Developing an in-vitro mechanical stretching system for moleculer cell biology studies (in English)


Demirci T., OFLAZ H., SARIKANAT M. , Sakizh M.

14th National Biomedical Engineering Meeting, İzmir, Türkiye, 20 - 22 Mayıs 2009, ss.202-0 identifier identifier

Özet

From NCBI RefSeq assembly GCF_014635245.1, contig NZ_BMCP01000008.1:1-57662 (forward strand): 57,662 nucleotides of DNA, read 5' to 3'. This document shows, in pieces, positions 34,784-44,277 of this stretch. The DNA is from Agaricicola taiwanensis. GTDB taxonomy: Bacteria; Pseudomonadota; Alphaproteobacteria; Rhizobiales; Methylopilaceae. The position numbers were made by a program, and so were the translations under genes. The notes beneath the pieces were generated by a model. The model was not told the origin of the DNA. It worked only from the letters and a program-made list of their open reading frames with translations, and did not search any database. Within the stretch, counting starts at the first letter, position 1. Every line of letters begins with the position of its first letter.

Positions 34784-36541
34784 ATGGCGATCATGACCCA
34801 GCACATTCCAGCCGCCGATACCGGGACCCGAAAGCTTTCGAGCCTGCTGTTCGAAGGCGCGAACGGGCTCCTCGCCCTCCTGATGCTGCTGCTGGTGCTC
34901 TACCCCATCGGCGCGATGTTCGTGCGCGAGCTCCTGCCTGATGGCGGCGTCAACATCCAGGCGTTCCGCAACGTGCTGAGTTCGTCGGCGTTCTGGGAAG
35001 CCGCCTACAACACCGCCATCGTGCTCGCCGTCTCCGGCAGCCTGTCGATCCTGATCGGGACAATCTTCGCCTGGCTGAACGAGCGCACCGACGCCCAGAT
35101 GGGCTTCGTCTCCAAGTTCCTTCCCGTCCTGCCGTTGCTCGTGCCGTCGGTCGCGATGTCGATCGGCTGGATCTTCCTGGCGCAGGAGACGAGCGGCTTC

The human mesenchymal stem cells can differentiate into cardiomyocytes, osteoblasts, chondroblasts, adipocytes, endothelial, hepatocyte and neuron cells, when hMSCs are exposed to certain physical and chemical stimulants. It is hoped that the differentiation of hMSCs into certain cell types in certain in-vitro conditions can provide for treatment of the certain disease and pathologic situation. The suitable cell culture conditions, which are needed for differentiation of hM5Cs into osteoblast, chondroblasts and adipocyte cells, are known. However, these cells do not reach to terminal differentiation but they can differentiate only into osteoblast, chondroblast and adipocyte-like cells. It is thought that these cells are precursor cells. Moreover, hMSCs can differentiate into different types of cells under the mechanical stress (mechanical stretching, pressure, shear stress) as the physical stimulus. However, it is not clear whether mechanical stretching provides for the hM3Cs to reach terminal differentiation or not. It was found that the tension on the cytoskeleton and/or the tension in the junctions between the cells caused hMSCs to choose the certain cells type differentiation way. Increasing acknowledge about parameters of the tension in the cells and/or between the cells can provide that these parameters can be used to follow the progression of pathologic situation and the diagnosis of some cardiac, bone, joint and muscle tissue diseases. Nowadays, there are several projects about finding mechanical properties of the soft and hard tissues in the biomedical fields To show properly working of in-vitro mechanical, 6 hours, 5% and 1 Hz of mechanical stress was applied for hMSCs. factin florescence stainin was done to see stress fibers. Stress fibers were observed after mechanical stress. In the present study, in-vitro mechanical stretching system (iMecS) was developed with experimental applications.